Early Modern Philosophy (used to be called History of Philosophy II)

Phil A212, section 191 Spring 2019

William Jamison

THEME: An introduction to the great thinkers of the 17th century scientific revolution, the Enlightenment, German Idealism, contemporary positivism and existentialism; a comparative examination of the cosmological, ethical, political and scientific ideas which shaped each of these periods.

Instructional Goals: 

    1. Trace historical themes and debates through discussion of relevant texts.

    2. Engage students in evaluating the questions and problems facing historical philosophers in the Modern Period.

    3. Provide opportunities for students to develop skills for critical analysis and their own responses to philosophical issues.


Student Learning Outcomes: 

1. Analyze and critically evaluate metaphysical, epistemological and ethical issues.

2. Demonstrate a broad knowledge of the western philosophical traditions in the Modern Period.

3. Demonstrate improved writing and critical thinking skills in oral and written communication.



Philosophic Classics: From Plato to Derrida, Forrest Baird and Walter Kaufmann.


Course grades are based on:

 Exams - 50% - nine essays showing an understanding of the materials covered in class and the assigned readings in response to questions, each with a minimum of 300 words,

 25% of the grade will be based on a term project. 

 Response to quiz questions posed in each lecture -25%. 

CLASS: Hours: Tuesday and Thursday 1:00 P – 2:20 P

Moved from Eagle River Center to Rasmuson Hall 117

OFFICE: Eagle River Center by appointment or Administration and Humanities Room 277. Here is my Current Schedule. Phone: 786-4458 (office) or 694-1023 (home- please no calls after 8P). The best way to get a message to me is via e-mail. My web page is located at and my e-mail address is wsjamison@ALASKA.EDU.

All tests are take-home essays that can be turned in using e-mail. This syllabus on my web site has links to other sources for many of the texts for the philosophers we will discuss. Some of the links include wonderful web pages on the various philosophers.


  (Notice there are class notes posted here)

January 15: Topics covered: Introduction to the course, description of course requirements, purpose of doing philosophy, course readings as an “all you can eat buffet,” what the tests and quizzes will be like. 

Lecture on Ancient and Medieval Philosophy overview. Giovanni Pico Della Mirandola

January 17: Copernicus, Kepler, and Galileo, selections, Lecture 1 notes.

January 22: Descartes, "Meditations on First Philosophy", Lecture 2 notes.

January 24: Descartes and Hobbes, Rationalism versus Empiricism Hobbes, "Leviathan", Lecture 3 notes. Lecture 4 notes.           

January 29: Blaise Pascal, "Pensees" and Spinoza, "Ethics", Lecture 5 notes.

Term paper topics due.

January 31: Locke, "Essays Concerning Human Understanding" Lecture 7 notes.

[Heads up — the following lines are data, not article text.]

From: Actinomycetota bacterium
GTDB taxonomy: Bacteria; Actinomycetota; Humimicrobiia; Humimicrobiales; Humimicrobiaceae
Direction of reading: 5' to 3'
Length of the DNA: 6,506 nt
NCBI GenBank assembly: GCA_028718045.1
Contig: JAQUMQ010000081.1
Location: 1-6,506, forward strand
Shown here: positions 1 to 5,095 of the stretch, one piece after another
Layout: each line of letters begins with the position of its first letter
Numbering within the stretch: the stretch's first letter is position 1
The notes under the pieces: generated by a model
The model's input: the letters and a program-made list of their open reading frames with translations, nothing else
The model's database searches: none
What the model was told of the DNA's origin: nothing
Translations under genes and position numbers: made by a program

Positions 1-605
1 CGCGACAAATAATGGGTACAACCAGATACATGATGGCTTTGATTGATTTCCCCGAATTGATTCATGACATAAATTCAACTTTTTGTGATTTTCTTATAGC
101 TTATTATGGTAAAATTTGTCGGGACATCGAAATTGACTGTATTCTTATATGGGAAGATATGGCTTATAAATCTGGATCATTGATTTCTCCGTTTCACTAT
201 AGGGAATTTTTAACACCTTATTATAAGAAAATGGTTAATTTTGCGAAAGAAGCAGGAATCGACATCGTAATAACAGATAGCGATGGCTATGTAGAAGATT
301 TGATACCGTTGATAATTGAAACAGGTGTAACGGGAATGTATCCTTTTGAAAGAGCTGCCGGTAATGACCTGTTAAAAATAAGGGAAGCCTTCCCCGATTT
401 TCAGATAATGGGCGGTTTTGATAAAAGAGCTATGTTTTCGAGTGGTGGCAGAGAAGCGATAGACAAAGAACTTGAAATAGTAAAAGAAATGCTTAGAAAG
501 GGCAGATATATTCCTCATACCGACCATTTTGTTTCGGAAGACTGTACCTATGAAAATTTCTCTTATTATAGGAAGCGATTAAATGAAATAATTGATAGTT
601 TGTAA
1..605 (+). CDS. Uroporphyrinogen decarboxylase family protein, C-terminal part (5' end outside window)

Thomas Jefferson  

    First take-home exam due next class.

February 5: Leibniz, "Theodicy", Lecture 6 notes.

    First exam due.

February 7: Berkeley, "Principles of Human Knowledge", Jonathan Edwards,

"Final" term paper topic and tentative bibliography due.

February 12: Hume, "Enquiry Concerning Human Understanding"

February 14: Rousseau and Introduction to Kant

Term paper thesis statement and outline due.

February 19: Kant, "Critique of Pure Reason"

February 21: Mary Wollstonecraft and Introduction to Hegel, "Master and Servant"

February 26: Hegel continued

Term paper first rough draft due.

February 28: Schopenhauer, "The Will as Thing in Itself", Wagner

March 5: Mill

Second exam given. Second exam due

March 7: Feuerbach, "The Essence of Religion" and Marx, "Critique of Hegel", "Alienated Labor", "Theses on Feuerbach"

Term paper second rough draft due.

March 11 - 15Spring Break No classes

March 19: Kierkegaard, and Nietzsche, "Prejudices of Philosophers", "Master-Morality-Slave Morality", "Bad Conscience", "Reason in Philosophy"

Term paper discussion groups assigned, third draft due. This draft will be shared with group.

March 21: Heidegger, Sartre, "What is Existentialism?", Camus

Term paper groups present initial concerns.

March 26: American Philosophy - Charles S. Peirce, William James

March 28: Husserl

Term paper groups readdress concerns.

April 2: John Dewey, Bertrand Russell, "The Philosophy of Logical Analysis"

Ludwig Wittgenstein

April 4: Isaiah Berlin, Charles Taylor, Frances Fukuyama, Michael Ignatieff:

April 9: Alasdair MacIntyre, John Rawls and Final given out.


April 11: Quine

April 16: Richard Rorty

April 18: Modern Monotheism

April 23: Daniel Dennett and the Brights

Term papers due.

April 25: Slavoj Zizek and Alain Badiou Being and what?

April 30: class is a double session on Tuesday from 1:00 P to 3:45 PM.

Final due via email.

Summary of course and end course discussions. We will probably also watch a movie chosen by those attending.

May 2: No class due to final schedule


Tests:  Three take home tests will be given with the requirement of answering a choice of three out of six essay questions. 

Paper:  A Term Paper is due by email prior to the last class meeting.  The purpose of the paper is to demonstrate an understanding of the basic ideas of a philosopher studied in the course that is assigned to the student. It should be approximately 3,000 words long. 

Quizzes:  Daily quizzes will be based on the readings.

This syllabus may be adjusted at any time to meet the class or instructor’s requirements upon one week’s notice to students. 


This page is maintained by William S. Jamison. It was last updated December 30, 2018. All links on these pages are either to open source or public domain materials or they are marked with the appropriate copyright information. I frequently check the links I have made to other web sites but each source is responsible for their own content.